A woodblock print on paper depicting the image of a woman in a red robe and holding a smoking pipe. A corresponding poem inscribed at the top in both Chinese and Japanese.
A female prostitute wearing a red robe with a hood, disguising herself as the Bodhidharma. This is a parody of the fact that the nickname for a prostitute was daruma, an epithet for Bodhidharma. The image depicts an equivalence between the prostiue and the patriarch Bodhidharma.
Kabuki Actor Iwai Hanshiro IV in a role as a woman with a sword. The stage appears to be dark aside from a lantern on the ground behind her, which emanates a triangular stream of yellow light directly upwards. The woman looks alertly to her left, with her right hand within her long kimono sleeve, hovering just above the sword handle.
The male and female figures in Japanese prints are often difficult to discern. The conspicuous difference is that men can be identified by the shaved tops of their heads. When an actor portrays a feminine role, he would wear a piece of cloth on his head to conceal the shaved area, as depicted in this print. The lantern indicates the woman in the drama is going out in the night. She was perhaps using the light as a signal to her lover while she hid in the dark. The artist’s rendering of the light adds a clever dramatic effect.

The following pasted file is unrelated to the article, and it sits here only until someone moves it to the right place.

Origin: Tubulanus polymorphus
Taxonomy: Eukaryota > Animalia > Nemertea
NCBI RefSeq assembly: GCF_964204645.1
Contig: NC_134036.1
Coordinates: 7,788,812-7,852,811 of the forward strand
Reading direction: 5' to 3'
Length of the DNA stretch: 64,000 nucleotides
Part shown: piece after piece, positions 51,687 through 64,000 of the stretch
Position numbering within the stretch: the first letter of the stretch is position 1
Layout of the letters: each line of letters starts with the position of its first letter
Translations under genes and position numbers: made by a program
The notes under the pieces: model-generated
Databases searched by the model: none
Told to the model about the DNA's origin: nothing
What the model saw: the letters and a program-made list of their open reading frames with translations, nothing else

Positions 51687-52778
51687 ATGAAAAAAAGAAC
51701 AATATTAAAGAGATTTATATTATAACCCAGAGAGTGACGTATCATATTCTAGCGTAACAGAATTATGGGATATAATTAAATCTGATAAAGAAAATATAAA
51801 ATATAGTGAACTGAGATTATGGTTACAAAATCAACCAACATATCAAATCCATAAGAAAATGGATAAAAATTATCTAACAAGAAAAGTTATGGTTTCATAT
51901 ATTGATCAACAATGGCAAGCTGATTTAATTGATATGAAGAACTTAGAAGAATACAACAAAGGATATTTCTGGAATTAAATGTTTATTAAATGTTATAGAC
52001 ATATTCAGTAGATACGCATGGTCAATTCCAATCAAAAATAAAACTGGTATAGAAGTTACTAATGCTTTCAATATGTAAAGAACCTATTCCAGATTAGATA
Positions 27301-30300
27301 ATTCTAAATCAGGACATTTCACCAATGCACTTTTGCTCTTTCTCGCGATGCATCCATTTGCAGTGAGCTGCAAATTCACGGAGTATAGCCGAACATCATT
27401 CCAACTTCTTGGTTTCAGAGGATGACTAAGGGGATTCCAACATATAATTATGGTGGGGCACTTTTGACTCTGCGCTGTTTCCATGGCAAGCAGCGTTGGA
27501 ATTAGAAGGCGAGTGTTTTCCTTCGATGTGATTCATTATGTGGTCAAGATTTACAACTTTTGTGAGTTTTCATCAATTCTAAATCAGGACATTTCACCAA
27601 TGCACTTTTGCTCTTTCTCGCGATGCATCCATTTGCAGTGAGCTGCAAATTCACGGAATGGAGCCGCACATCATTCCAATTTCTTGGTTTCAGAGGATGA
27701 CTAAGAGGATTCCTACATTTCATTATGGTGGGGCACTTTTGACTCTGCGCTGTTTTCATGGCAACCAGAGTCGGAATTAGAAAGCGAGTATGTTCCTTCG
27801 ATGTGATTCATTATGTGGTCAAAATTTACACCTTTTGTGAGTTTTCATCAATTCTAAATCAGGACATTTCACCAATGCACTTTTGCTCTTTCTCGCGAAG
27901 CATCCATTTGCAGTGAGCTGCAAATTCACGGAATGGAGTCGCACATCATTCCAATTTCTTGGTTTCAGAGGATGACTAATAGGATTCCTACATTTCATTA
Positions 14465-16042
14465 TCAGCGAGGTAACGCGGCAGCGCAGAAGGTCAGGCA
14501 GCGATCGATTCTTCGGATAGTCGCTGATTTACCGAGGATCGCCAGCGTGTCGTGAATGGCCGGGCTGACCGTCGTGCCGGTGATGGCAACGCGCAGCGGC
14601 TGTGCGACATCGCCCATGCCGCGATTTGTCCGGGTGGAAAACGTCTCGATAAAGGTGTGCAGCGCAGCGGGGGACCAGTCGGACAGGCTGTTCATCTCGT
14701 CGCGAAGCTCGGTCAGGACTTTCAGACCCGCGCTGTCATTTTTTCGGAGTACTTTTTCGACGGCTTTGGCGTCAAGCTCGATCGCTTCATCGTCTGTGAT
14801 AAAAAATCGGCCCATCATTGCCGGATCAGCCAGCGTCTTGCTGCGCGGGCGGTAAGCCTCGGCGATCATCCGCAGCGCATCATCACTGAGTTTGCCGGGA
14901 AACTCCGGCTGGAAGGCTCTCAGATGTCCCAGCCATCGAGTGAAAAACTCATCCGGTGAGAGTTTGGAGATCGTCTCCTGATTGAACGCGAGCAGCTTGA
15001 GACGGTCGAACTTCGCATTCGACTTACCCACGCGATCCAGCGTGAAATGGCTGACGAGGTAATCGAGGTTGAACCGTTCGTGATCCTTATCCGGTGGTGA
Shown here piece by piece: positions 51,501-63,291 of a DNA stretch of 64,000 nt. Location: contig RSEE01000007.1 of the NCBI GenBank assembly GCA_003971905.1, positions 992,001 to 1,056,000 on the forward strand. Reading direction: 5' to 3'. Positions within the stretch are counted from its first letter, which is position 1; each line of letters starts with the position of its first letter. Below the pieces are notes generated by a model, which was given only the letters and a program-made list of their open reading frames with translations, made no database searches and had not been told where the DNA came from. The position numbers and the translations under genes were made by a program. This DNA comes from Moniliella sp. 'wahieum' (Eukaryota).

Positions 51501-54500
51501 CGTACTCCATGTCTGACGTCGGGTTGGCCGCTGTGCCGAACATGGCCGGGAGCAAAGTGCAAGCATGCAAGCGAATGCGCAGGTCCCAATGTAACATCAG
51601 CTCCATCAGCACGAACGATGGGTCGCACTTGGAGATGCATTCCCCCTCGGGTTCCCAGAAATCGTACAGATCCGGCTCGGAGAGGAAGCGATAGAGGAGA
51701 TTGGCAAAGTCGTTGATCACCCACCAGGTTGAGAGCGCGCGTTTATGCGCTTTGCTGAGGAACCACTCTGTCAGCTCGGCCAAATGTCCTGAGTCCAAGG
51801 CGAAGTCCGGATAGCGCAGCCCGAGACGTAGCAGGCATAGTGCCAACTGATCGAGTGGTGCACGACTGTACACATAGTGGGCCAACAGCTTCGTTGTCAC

The majority of this print depicts a deep architectural setting. In front of the buildings a wedding procession takes place. Rats, in daimyo fashion, are celebrating.
The Rat’s Wedding is a fable known across much of Asia, including Japan, in which a young rat female comes of age. Her parents decide to wed her to the most powerful being in the world, and ask the sun to marry her. Although honored by their request, the sun tells them that clouds are stronger than he, blocking his rays. They make their proposal to a cloud, who directs them to the wind, and the wind bows to the strength of the wall. The wall explains that the strongest force in the world is a rat, able to make holes in his frame. The rat maiden is finally wed to a rat, and the jubilant procession is depicted here.